One thing that really helps keep things worthwhile here is Larroca’s artwork. The double page spread of the team was eye grabbing and D’Armatat’s colors just puts it over the top. Tense moments like the standoff between Havok and Cable was a high point for issue in terms of visuals. The actual character and costume designs are welcome for the four that have been around quite some time. Though the newer Dr. Nemesis resembled Fantomex without the ninja mask, his new look gives him a more sinister edge in appearence. The design for Cable’s new arm does look a bit silly and he even says that in the issue but it fires rockets so I guess that’s a plus.
Time will tell if this new version of X-Force is worth your time or is able share shelf space with the upcoming new “Uncanny X-Force” series. For now a lot less Hope and more focus on the characters on the cover will be a step in the right direcetion. – IS
Cover: 8/10 Writing: 6/10 Art: 7/10 Relavance: 6/10 TOTAL: 27/40
This is it! The final issue of “Wolverine.” Ever. Until Frank Cho’s “Savage Wolverine” and Paul Cornell’s “Wolverine” come out next year, that is. Much like Logan himself, the “Wolverine” title continues to regenerate from seeming death.
This series of the ol’ Canucklehead goes out on a high note. After Jason Aaron’s epic run on the book, Cullen Bunn and Paul Pelletier took the ball and ran with it, scoring some unheralded touchdowns. If you haven’t been reading this book (or if you got thrown off when Jeph Loeb and Simone Bianchi did that awful “Sabretooth Returns” run), then I would think you should pick up the trades of Bunn and Pelletier’s run.
This issue ties up everything concerning the Dreaming Maiden, a dangerous superhuman who’s powers create all kinds of havoc in the dreams of those to whom she doesn’t like. Logan was sent to kill her by the mysterious group the Covenant, but instead had compassion and hid her away. Bunn really plays up the fact that Logan doesn’t mind killing people unless they are children or beautiful women. Last issue, Seraph’s Angels, a group of Wolverine’s ex-girlfriends showed up to rescue him, continuing the theme that once a woman gets involved with Logan, she can never truly get uninvolved. Bunn has a great grasp of Logan’s character, and especially explores the complicated relationship he has with Melita Garner. In a previous arc, Dr. Rot carved out all of Logan’s memories of Melita, and therefore he is having to rediscover his feelings for her.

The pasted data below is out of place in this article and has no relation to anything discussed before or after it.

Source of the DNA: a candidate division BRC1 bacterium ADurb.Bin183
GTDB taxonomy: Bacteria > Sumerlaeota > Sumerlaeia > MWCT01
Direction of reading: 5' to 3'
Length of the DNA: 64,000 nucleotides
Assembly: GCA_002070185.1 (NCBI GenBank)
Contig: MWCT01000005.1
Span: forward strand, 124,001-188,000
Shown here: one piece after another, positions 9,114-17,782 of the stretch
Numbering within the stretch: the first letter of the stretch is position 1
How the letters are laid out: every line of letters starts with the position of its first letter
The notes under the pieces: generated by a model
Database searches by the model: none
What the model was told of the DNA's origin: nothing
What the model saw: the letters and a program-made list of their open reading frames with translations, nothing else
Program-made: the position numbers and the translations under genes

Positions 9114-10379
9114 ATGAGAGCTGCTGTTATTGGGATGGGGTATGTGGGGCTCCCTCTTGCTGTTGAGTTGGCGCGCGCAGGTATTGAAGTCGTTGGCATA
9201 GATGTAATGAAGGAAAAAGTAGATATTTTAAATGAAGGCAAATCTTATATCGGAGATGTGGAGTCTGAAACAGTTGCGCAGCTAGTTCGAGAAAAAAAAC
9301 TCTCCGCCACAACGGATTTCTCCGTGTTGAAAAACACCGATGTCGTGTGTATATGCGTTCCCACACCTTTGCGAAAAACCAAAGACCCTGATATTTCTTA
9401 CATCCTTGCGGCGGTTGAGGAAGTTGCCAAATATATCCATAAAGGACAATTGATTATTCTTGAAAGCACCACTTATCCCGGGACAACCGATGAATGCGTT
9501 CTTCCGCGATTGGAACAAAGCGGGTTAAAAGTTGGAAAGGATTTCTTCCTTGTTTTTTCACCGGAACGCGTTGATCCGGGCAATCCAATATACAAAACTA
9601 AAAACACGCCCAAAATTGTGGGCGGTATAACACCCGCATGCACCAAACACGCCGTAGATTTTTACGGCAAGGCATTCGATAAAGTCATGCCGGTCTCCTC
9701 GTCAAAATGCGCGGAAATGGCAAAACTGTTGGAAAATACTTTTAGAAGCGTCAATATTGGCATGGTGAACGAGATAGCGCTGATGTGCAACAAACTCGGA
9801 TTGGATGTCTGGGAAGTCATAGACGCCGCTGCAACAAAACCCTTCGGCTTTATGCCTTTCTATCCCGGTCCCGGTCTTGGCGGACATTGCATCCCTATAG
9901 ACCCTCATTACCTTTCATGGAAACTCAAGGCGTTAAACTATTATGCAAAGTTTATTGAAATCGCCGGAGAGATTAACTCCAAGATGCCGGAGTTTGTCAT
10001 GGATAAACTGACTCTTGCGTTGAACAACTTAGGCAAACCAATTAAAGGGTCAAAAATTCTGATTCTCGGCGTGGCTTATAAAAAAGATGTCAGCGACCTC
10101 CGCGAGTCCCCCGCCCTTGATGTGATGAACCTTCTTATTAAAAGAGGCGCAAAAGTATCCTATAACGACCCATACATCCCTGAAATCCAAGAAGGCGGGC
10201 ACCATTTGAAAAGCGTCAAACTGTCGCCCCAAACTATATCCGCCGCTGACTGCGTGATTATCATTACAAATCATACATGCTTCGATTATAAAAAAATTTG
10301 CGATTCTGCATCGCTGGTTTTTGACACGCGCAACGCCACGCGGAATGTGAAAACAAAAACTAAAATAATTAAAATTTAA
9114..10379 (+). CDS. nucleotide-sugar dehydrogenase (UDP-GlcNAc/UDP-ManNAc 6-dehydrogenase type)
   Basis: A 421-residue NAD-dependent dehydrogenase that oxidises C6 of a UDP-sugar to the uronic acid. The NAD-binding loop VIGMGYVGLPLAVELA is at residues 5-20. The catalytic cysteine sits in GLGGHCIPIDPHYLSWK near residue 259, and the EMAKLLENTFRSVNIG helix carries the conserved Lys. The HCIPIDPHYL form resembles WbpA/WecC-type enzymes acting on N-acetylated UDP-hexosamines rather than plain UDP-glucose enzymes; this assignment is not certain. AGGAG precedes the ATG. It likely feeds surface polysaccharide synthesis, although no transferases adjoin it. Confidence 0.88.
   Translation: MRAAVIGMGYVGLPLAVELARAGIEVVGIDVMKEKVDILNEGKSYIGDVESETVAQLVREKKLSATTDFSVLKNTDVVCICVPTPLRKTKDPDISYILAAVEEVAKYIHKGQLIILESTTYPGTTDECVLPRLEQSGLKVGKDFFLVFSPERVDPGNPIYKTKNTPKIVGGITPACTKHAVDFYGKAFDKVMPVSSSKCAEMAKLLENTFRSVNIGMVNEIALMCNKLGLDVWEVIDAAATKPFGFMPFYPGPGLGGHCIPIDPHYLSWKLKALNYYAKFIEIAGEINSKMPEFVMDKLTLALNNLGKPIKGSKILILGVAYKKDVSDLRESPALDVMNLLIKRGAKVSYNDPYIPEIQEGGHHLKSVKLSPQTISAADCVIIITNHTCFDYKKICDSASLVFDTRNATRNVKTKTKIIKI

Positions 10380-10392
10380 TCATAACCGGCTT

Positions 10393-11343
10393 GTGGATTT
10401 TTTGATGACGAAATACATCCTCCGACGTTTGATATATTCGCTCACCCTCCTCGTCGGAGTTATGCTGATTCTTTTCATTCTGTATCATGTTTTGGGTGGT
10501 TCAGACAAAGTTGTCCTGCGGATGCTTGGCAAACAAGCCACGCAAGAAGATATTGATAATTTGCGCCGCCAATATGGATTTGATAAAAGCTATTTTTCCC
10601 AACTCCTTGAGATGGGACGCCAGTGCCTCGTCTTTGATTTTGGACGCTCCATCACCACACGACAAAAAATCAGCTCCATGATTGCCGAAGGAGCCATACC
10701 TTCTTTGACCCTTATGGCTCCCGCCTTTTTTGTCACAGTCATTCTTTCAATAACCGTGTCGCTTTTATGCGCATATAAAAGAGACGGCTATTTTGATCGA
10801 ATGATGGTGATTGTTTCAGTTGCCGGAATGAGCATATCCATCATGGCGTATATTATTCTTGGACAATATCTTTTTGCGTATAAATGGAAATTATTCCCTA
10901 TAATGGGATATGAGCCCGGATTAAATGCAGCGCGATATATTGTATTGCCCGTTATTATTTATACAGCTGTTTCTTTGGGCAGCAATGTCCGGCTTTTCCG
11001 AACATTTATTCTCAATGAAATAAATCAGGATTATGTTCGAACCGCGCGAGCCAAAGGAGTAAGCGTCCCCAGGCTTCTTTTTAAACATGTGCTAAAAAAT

We finally get to see the totality of the Covenant group, and having seen them, I am much more interested in them. A secret society made up of a vigilante, a mad scientist, a detective, a monster hunter, and more has some real potential. My only wish is that Bunn had made it clearer in the first issue of this arc who they were and what their modus operandi was.
Once again, Pelletier nails it. His work is often compared to Alan Davis, and I would venture to say that it’s a tad-bit more details and stronger. Pelletier has a more visceral tone to his art, and he’s not afraid to draw some truly disturbing violence like huge gashes in Logan’s arm or a guy trying to hold onto his guts. Davis’ work is a little safer, but we’ll see more in the upcoming book he’s doing with Cornell. On another note, a Pelletier-drawn old-school-costume Logan is superb! As someone who has an “Incredible Hulk” #181 ornament on his Christmas tree, I have always loved Wolverine’s original costume and long for a return to it.
A brief word on the cover by Mike Del Mundo, which is absolutely beautiful in it’s color and sublime surrealism. Well done there!
In closing, I’ll say that Bunn and Pelletier have been a perfect team for this book, and it’s a shame they can’t continue developing their story. I think we would have seen more work on Logan and Melita, as well as Logan’s missing memories from Dr. Rot’s shenanigans. I hope that Cornell or Cho pick up on this quiet, but important development in Logan’s life and that it doesn’t get swept under the rug. –JJ
Cover: 8/10 Writing: 7/10 Art: 9/10 Relevance: 6/10 TOTAL: 30/40
Most X-Cellent Pick of the Week
Jeff: After writing my review, I realized that “Wolverine” #317 was my favorite X-book this week.
Infinite Speech: This was one stinky pile this week.
SpidermanGeek: I didn’t like anything covered on the X-Piles this week.